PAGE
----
How to Write a Statement of Purpose for Grad Programs

“Ugh. I hate writing about myself.”  Girl, if you’re letting a statement of purpose stump you, you might have to reconsider graduate school.  Grad school is all about you. It’s about how you read, how you write, how you interpret information, and how you create new knowledge. How do you expect to get through an MA thesis or a dissertation if you can’t write a two-page personal statement? And no, this isn’t about length; this about the fact that an MA thesis or a PhD dissertation are still about you! They are your thoughts and you have to know how to sell them to your reader. Two pages or three hundred pages – you still have to know how to do it.

I have read through hundreds (and I mean hundreds!) of statements. This guide will make it easier for you to write your own statement, and I have provided two samples at the end of this document (one to follow and one to avoid). 

This is a generic outline of the statement I wrote for my PhD applications in 2012. You have to pack a lot of information into 2 pages, so get rid of all extraneous information. AND cut down your sentences. The more concise (and precise) you can be, the better.

Paragraph 1: describe how my background led to my research inquiries; what activities increased and informed my knowledge of my proposed area of research

Paragraph 2: discuss my path to MA program; explain briefly my thesis and theoretical approach for my MA thesis

Paragraph 3: explain how my travels through Russia and Central Asia have helped form my opinions on my research; my contacts have helped provide indispensable sources

Paragraph 4 and 5: what I am proposing to do as a doctoral student; my theoretical approaches; current scholarship on the subject and the gap my research will fill; why my research will be important

Paragraph 6: “history lesson” (remember, there are people on the acceptance committees who know nothing about your proposed area of research, so it is important to provide a brief “lesson”); after providing three of four concise sentences about your focus, tie it to your research; how and where will your research add to what we know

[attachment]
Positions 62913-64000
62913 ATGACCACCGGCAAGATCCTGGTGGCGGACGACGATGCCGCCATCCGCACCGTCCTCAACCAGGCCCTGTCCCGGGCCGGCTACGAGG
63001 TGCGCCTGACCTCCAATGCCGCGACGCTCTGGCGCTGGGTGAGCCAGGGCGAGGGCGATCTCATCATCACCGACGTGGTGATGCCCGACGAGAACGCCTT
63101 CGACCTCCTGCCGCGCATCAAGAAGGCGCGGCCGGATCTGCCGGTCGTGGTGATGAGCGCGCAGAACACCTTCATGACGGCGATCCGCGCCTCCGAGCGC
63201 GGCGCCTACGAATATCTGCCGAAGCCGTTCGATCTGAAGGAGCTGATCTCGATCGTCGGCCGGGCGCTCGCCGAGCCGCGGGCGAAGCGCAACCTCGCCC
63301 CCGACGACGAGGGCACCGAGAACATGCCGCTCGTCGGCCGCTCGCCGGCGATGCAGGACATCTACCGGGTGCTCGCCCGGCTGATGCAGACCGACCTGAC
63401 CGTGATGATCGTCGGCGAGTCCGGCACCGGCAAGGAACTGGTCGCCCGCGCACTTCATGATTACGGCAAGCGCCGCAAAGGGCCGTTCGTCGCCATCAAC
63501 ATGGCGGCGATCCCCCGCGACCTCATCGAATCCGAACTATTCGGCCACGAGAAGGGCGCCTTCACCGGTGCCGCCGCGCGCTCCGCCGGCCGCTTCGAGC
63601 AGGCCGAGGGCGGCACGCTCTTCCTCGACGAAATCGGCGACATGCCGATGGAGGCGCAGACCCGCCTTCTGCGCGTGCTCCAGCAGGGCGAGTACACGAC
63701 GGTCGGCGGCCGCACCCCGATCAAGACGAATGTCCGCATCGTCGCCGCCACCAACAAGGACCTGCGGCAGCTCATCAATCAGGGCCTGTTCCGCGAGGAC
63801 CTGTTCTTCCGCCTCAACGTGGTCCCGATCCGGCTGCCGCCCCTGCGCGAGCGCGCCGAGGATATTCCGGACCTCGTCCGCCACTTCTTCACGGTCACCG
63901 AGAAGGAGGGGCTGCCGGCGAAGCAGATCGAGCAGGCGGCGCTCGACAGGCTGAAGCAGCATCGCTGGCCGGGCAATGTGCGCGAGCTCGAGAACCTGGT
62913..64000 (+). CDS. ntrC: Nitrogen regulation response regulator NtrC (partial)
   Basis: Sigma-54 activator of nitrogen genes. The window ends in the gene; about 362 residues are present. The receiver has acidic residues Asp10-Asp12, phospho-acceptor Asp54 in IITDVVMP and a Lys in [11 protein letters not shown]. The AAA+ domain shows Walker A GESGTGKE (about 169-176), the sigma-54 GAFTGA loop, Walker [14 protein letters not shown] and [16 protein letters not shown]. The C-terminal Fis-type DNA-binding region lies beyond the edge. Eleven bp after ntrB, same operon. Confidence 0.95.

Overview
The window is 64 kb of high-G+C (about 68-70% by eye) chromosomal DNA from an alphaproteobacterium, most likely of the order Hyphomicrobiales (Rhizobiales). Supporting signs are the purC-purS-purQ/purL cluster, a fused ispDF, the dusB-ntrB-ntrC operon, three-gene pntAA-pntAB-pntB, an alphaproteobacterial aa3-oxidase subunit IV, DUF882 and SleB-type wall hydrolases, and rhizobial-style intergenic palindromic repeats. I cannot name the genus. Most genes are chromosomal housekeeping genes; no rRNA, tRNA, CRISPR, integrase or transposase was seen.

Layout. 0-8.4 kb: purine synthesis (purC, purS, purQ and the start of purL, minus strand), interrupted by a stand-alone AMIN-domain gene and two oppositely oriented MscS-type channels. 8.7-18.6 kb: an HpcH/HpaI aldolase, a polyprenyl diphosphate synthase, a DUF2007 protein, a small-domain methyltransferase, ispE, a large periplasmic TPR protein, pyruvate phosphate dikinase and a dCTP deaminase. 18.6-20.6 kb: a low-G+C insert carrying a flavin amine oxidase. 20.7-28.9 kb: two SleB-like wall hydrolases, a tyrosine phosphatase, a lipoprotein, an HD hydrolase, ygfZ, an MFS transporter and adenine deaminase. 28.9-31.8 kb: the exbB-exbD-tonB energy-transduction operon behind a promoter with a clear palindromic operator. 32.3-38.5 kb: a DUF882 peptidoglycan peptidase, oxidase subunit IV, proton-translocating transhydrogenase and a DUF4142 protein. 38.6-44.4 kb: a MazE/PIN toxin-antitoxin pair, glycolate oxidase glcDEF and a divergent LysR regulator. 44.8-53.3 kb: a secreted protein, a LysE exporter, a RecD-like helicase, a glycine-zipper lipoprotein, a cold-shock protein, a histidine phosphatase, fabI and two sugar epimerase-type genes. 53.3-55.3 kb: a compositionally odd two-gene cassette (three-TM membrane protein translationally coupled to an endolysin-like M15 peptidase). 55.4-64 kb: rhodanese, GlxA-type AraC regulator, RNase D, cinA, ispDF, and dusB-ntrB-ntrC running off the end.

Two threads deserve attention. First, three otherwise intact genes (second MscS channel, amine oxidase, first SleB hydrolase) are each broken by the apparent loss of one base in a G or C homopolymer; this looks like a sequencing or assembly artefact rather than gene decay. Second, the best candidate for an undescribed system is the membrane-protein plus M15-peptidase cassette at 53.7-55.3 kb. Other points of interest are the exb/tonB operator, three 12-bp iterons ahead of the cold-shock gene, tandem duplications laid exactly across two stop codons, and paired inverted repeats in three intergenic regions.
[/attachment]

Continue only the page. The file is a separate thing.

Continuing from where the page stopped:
Paragraph 7 and 8: discuss the professors you intend on working with at the institution (mention you have met them); explain that your language skills will help in working with sources; make clear that this institution is essential for you to continue your research because of the professors and the resources at the institution.

Two Examples: What to do and what not to do

Below is an annotated example of what not to write (download). I wrote this statement as an undergraduate in 2010, and it reads like an undergraduate’s attempt at being intelligent. It’s generic. It provides no explanation of why UT Austin would be a good fit for me. It provides no explanation of why I would be a good fit for UT Austin.

Below is an annotated example of a statement that *might* help you get into a PhD program (download). I used this statement for most of my PhD applications, and it follows the generic paragraph breakdown from above.

Now that you’ve written your own statement, let me edit it for you through The Shop.

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